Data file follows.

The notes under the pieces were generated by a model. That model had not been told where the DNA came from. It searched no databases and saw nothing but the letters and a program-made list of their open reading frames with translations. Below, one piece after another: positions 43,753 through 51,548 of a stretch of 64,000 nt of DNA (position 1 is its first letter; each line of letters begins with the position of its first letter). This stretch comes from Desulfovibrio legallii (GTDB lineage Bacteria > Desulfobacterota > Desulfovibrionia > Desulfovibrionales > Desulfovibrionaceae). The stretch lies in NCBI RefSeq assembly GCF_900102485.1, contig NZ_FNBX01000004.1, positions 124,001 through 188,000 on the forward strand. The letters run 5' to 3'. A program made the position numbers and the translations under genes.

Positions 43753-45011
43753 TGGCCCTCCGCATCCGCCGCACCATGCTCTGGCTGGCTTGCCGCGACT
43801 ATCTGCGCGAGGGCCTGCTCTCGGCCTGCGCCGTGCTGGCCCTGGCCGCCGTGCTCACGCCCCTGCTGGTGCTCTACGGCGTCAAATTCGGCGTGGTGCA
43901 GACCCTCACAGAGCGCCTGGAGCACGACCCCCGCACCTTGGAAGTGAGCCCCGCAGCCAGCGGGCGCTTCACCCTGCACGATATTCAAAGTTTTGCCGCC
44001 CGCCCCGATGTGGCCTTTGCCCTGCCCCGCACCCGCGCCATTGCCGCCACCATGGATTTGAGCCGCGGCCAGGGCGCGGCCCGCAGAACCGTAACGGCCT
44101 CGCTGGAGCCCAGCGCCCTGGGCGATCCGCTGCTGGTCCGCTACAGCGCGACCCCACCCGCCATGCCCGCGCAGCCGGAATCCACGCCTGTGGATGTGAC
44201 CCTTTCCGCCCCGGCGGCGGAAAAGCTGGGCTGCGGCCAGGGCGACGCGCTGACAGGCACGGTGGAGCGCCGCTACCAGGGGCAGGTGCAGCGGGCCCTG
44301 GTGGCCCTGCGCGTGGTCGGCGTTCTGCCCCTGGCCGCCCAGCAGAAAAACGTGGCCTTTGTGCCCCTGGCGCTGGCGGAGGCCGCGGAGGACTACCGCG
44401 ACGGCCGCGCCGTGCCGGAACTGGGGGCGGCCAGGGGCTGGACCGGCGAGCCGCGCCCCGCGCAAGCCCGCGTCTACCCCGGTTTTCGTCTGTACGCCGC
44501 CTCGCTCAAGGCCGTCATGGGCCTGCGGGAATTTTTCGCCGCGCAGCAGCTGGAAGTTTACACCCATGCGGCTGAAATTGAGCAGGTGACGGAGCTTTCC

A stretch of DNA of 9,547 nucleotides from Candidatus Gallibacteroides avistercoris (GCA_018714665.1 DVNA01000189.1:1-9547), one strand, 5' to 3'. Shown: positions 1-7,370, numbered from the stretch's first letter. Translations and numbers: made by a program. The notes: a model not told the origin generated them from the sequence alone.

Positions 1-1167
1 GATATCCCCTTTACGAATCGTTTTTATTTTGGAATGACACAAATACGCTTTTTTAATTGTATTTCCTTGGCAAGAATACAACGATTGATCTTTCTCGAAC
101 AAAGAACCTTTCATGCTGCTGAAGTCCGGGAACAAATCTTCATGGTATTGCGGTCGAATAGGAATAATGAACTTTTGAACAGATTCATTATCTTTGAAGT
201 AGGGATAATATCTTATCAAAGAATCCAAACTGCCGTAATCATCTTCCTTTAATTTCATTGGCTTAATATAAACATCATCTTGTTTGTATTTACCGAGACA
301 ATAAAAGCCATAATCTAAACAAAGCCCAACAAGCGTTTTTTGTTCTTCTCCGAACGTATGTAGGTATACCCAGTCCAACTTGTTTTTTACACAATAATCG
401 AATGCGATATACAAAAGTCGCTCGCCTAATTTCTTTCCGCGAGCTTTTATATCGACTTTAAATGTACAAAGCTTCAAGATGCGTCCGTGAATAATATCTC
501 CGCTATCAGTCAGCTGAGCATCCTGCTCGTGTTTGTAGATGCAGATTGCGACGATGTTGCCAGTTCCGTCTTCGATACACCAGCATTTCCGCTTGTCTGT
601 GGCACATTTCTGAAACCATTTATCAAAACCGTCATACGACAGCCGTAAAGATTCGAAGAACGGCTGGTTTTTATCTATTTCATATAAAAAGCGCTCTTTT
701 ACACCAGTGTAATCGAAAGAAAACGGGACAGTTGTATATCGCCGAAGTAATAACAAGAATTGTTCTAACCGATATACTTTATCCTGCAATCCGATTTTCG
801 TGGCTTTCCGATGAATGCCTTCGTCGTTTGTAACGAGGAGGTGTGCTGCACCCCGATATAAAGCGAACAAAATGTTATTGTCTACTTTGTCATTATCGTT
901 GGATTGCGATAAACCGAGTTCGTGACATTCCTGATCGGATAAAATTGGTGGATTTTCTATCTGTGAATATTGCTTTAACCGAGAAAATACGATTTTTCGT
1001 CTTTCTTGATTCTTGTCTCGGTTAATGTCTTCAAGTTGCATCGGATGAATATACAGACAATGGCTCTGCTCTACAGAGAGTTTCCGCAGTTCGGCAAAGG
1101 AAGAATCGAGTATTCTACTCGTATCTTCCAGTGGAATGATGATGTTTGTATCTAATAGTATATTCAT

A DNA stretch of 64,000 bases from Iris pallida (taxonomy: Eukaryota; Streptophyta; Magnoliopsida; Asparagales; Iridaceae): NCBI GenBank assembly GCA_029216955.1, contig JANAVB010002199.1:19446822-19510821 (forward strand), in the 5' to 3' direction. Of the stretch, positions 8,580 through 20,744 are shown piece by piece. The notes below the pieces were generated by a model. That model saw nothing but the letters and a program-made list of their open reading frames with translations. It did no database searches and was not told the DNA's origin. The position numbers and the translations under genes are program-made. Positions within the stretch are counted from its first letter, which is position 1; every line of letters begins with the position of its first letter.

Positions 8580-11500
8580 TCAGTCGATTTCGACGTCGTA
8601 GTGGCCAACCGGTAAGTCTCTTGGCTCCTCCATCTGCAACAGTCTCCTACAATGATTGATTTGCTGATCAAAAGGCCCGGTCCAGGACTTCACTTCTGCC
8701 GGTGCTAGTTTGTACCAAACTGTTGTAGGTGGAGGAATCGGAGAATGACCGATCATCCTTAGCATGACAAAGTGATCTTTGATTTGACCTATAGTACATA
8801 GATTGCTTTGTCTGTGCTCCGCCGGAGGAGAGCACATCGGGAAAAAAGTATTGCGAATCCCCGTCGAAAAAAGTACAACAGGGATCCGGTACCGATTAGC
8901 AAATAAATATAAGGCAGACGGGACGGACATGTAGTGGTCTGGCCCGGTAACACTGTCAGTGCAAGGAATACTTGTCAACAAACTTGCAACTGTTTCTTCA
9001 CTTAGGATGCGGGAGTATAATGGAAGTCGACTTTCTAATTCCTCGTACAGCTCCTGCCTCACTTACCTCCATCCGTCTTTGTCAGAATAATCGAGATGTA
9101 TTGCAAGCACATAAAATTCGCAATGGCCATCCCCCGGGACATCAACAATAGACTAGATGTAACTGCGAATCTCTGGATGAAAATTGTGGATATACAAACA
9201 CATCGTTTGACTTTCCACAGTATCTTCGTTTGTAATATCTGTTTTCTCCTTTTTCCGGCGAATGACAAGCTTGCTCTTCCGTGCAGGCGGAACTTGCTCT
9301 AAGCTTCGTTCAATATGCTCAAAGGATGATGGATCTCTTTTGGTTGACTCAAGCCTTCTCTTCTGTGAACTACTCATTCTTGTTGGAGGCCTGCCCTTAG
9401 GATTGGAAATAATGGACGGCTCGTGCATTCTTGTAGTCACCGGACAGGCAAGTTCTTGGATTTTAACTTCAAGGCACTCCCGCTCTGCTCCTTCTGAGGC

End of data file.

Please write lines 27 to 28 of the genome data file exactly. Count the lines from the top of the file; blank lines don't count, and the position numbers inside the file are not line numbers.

Positions 8580-11500
8580 TCAGTCGATTTCGACGTCGTA